Spring vacation, Alpena, Day 3
Warning! Too many photos ahead!
Also, I’m going to cheat and post some photos from this day in the next post, otherwise, I’d have to split this day into two posts to keep its length reasonable. The subjects were the same, so what day I shot them really doesn’t matter.
Also, this post will continue on with the rather whimsical notion that I have to kick the birds and other wildlife out of my way as I walk along. I’ll be posting some poor photos that I otherwise wouldn’t, but I hope that they give you an idea on the number of birds that I was seeing.
The “sunrise” on day three was much like the previous day, cloudy and gloomy, with a stiff northeast wind. Once again, as I was drinking my coffee, waves of warblers passed through my campsite. But once again, they stayed back in the trees and out of sight most of the time.
After finishing my coffee, I set off down the beach again, this time I was able to sneak up on an eagle.
Of course as soon as it spotted me, it was off.
A few steps farther on, and I popped out of the brush to where I had a view of the bay to the south of the campground, and there were five or six eagles on the sand bars in the bay. I couldn’t get an accurate count, the eagles spotted me as soon as I spotted them, and they all took flight, so here are the bad photos I shot as I tried and failed to get at least one photo of each eagle.
For almost a minute, I was twisting and turning, trying to follow the eagles as they split up and went off in different directions.
While I’m posting bad photos, I may as well get these two “for the record” photos out of the way. Here’s the two adult eagles near their nest.
And this image of a huge flock of unidentified songbirds passing over me.
There were birds everywhere, even on the ground near my feet, if I looked closely enough. See if you can spot the bird in this photo.
If I hadn’t seen them move once in a while, I would have spooked the larks for sure, but I did manage to catch one where it is easily seen.
Looking back at where the eagles had been on the sandbar, the gulls and a crow where arriving to finish off the meal that the eagles had to leave behind when I spooked them.
I spent the majority of the morning and early afternoon walking down the beach to the end of the campground, then walking back to my campsite by going through the woods. Here are the photos that I shot.
If you look closely at the last photo, you’ll see herring gulls, ring-billed gulls, Caspian terns, and a few unidentified shorebirds. There also looks to be two or three dark headed gulls which would have been lifers for me if I could have gotten photos good enough to make a positive ID.
By the way, all the photos of birds from this day were shot with the Beast (Sigma 150-500 mm lens). At one point I went back to my campsite and picked up my tripod and the 1.4 X extender to try to get better photos of the birds in the photo above, but that didn’t work out, the birds were too far away for a quality photo no matter what gear I may have used.
One thing that I thought that I wanted to do on my vacation was just relax, so I took my camp chair and camera out on the beach to just sit and enjoy the day. Even though I dozed off a few times, that only lasted an hour or two, and I was ready for some more serious birding.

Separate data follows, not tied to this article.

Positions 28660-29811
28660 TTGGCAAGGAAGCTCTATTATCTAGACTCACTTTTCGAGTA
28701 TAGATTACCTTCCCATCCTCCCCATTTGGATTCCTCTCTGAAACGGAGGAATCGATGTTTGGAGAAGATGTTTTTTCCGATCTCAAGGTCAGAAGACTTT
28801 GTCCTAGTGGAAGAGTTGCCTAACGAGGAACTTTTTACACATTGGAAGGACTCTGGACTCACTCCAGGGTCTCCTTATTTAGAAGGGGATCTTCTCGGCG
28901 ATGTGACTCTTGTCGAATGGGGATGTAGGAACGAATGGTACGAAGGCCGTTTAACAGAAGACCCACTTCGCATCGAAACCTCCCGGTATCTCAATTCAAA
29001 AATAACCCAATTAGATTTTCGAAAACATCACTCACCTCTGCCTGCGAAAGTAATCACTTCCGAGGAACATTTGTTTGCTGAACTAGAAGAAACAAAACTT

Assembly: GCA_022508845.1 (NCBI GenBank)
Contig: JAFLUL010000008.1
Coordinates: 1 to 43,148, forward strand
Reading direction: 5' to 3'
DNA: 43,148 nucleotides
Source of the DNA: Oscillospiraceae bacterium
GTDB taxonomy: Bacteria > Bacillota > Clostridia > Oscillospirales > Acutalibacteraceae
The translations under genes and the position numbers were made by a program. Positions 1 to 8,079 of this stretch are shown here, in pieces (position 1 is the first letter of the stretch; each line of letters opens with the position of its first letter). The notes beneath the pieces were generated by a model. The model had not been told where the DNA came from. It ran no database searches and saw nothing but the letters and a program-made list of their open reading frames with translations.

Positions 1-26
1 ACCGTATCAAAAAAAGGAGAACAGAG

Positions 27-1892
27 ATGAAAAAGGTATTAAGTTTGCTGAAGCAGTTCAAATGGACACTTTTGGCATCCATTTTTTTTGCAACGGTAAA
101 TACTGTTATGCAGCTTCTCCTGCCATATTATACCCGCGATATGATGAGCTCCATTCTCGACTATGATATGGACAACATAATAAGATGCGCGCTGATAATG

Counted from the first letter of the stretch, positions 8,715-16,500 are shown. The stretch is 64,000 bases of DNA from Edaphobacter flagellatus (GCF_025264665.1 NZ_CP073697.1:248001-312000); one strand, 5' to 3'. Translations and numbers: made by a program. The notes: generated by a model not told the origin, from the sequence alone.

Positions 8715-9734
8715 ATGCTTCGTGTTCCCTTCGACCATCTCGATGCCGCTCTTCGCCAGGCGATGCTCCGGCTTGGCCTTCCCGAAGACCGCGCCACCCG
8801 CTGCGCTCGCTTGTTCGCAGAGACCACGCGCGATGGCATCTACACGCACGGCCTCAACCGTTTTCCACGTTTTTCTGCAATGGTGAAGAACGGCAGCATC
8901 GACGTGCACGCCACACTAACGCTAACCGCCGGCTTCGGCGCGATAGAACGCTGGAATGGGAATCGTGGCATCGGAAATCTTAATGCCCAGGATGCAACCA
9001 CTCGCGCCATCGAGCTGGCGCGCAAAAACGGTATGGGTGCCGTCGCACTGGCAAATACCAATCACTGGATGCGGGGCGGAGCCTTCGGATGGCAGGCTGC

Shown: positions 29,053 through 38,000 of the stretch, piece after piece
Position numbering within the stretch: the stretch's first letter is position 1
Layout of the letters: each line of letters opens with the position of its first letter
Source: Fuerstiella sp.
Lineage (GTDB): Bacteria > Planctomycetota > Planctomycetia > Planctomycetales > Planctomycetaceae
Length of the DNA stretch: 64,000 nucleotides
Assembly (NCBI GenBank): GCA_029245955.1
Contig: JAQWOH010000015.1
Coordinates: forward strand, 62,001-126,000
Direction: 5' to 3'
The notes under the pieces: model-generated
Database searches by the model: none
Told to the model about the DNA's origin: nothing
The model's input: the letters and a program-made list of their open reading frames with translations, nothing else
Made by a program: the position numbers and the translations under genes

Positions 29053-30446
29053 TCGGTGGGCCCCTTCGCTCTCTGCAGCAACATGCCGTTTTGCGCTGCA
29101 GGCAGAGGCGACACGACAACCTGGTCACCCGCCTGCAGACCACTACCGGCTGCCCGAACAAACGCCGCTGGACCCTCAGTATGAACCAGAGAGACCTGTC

So, I drove around Thunder Bay, to Isaacson’s Bay, a smaller bay on the northern shore of Thunder Bay. Once again, the higher water levels of Lake Huron had changed the bay completely.
All the lighter areas in the water were sandbars above the water last spring. Once again, I wished that I had brought my kayak this year.
It wasn’t long before I saw a bird worth photographing, a great egret.
A few steps farther, and a spotted a colony of endangered dwarf lake iris. They only grow in a few places around the Great Lakes, and mostly in Michigan. A few are found in northern Wisconsin and southern Ontario. So, I went back and got my tripod, other camera body, and macro lens and shot these.
There must be a trick to getting good photos of these flowers, this is my second year of trying, and my second year of failing. I can’t seem to get the yellow parts of the petals to look as if they are in focus, even though all the rest of the flower looks good. I’ll try again, maybe next year.
Here’s a few more bird images that I shot there along Isaacson’s Bay.
The last one, of the northern harrier, I shot while standing where I had parked after returning to my vehicle. I had struck up a conversation with another birder, “Big Joe” from Roger’s City, a few miles north of Alpena. He was there to do a bird census, and we chatted while we counted and photographed birds flying over or around us.
It turns out that Joe knows some of the birders from the Muskegon area that I run into from time to time, so we had a very long conversation, discussing birds, photo gear, other birders, and field guides.
After Joe left, it was still early enough that I went around part of the bay again, pausing to catch the late afternoon light.
I could see flocks of shorebirds in the distance, but never got close to any. My second round was worth it though, for these images.
I worked my way closer to the cranes.
I was hoping that the male was preparing to do his mating dance, but I had no luck there, and the female crane didn’t look very impressed by his display from the looks of her.
I could post a few more photos of the cranes and the egret together, but I won’t, other than this photo which I zoomed out for in order to get the mute swan in the frame as well as the cranes and egret.
Returning to the campground, I took another walk down the beach for these.
I don’t know what species of moss that it really is, I called it fire moss because of how it lit up under the setting sun.
So, that wraps up another day.
That’s it for this one, thanks for stopping by!